Death Talk Manifesto
When it comes to dying, bereavement, and remembrance – talking about it matters. How we talk about it may matter even more.
The Death Talk Project seeks to stimulate useful, honest conversation about how we die, how we mourn, and how we care for and remember our dead.
“How we care for the dying people in our midst, and how we die when it is our turn: … they are the place where our ability to be a people is forged, or fails. They are where our village is made or broken.” Stephen Jenkinson
A different story about death
What if we saw death not as something to battle, vanquish, or even fear? Not as the opposite of life, but as the underwriter of life? What language might we use to conjure a different story, one that doesn’t demonize death? The Death Talk Project aims to explore how we talk about and relate to death and dying.
Grief, a skill we need to learn
Faced with the heartbreak that is part of life, how do we learn what Stephen Jenkinson calls the skill of broken-heartedness? What changes when we understand grief as a collective skill rather than an individual emotion? What does connected, embodied mourning in the context of community look like? We need more examples of people grieving and making meaning together. The Death Talk Project works to reconnect families and communities to practices that support caring for, mourning, and remembering our dead.
No easy answers
Having a plan is a good idea in a medically aggressive society – but is it the end game? What tools do we have that go beyond coping, hoping, and doping? How can we respect the mystery of death even as our culture no longer seems to? The Death Talk Project is willing to be troubled by these times in which we live, and prioritizes big questions over easy answers.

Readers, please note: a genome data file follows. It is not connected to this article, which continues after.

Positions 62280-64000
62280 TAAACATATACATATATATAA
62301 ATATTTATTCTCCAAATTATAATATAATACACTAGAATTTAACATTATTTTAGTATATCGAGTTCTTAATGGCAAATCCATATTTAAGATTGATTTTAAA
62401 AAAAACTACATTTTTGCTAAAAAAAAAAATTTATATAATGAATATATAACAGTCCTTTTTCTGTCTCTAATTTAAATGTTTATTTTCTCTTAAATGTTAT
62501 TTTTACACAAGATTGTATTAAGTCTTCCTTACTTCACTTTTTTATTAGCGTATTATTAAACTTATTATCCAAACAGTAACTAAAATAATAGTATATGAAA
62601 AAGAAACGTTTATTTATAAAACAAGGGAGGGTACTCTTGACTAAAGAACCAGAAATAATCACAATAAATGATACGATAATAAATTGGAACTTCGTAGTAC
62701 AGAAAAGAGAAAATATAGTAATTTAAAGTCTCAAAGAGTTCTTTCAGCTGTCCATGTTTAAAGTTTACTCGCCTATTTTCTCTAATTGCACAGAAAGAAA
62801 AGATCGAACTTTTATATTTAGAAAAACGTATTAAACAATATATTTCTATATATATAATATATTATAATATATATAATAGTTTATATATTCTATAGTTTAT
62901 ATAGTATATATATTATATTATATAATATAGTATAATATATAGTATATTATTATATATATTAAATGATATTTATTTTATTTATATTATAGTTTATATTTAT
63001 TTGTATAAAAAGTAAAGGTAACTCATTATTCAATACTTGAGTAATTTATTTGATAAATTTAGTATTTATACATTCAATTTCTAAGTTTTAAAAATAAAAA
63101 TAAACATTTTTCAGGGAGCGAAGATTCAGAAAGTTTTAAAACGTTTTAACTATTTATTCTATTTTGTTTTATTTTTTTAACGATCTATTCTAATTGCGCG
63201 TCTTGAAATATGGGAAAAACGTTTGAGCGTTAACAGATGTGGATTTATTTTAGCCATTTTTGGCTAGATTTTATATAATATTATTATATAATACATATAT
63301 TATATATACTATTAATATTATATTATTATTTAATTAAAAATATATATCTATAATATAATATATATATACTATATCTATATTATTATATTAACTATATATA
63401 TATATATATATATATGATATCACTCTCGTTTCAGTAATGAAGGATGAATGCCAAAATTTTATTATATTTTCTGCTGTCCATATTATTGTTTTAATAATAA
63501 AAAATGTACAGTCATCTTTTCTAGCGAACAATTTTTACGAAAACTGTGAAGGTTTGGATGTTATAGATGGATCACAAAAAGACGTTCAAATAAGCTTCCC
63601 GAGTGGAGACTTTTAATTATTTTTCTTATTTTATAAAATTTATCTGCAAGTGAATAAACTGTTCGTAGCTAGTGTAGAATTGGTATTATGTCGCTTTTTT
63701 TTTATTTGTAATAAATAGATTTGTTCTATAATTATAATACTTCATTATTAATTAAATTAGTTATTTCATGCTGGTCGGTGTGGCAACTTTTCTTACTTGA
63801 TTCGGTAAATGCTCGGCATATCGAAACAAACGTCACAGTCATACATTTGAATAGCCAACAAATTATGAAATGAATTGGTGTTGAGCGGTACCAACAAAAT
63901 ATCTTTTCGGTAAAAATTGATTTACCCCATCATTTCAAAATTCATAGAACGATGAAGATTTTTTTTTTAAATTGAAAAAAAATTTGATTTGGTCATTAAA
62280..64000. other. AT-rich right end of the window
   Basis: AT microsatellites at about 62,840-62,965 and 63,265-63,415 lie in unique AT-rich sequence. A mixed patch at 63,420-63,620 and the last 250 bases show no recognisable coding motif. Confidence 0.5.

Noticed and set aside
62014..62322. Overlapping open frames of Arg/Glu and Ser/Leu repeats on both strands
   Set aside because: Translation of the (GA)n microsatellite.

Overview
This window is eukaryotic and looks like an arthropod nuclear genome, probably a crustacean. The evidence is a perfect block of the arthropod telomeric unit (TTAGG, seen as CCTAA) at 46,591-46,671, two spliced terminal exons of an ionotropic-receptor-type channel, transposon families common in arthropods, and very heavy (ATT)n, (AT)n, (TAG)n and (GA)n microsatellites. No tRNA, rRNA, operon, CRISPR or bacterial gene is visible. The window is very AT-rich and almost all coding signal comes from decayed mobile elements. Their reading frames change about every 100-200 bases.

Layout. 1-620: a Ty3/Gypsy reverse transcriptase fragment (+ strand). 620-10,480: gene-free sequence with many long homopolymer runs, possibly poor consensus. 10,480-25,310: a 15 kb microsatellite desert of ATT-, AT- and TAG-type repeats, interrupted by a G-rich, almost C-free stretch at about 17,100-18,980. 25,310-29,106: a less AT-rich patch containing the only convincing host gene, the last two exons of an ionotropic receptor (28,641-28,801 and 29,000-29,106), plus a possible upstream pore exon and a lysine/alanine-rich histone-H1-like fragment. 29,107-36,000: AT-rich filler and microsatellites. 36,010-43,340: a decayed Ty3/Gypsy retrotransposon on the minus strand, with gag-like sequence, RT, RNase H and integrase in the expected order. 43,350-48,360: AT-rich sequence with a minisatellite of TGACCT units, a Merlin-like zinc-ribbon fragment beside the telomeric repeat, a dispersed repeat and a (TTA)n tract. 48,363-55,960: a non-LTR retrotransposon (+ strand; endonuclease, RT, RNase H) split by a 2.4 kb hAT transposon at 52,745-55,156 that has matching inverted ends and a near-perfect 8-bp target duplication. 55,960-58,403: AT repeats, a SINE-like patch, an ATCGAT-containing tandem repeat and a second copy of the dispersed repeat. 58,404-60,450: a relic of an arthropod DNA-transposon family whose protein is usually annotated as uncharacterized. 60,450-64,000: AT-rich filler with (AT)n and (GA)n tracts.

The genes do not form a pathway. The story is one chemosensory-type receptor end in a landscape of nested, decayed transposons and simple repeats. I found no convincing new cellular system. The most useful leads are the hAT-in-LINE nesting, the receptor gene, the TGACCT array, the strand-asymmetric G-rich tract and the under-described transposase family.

Rebuilding our capacity as a people
How can we rebuild our capacity as a people to make meaning and build connection through the cycle of life and death? Can we break out of the individualism of self-help models and focus more on what John O’Donohue calls the space between us? The Death Talk Project aspires to build community capacity to show up more skillfully for what life and death asks of us.
Generosity & reciprocity
The Death Talk Project relies on support from program participants and generous donors to fund the time and technology needed to maintain this on-line space and organize in-person opportunities for inspiration, information, and connection. Every effort will be made to provide access at all income levels, with the support of those able to contribute more.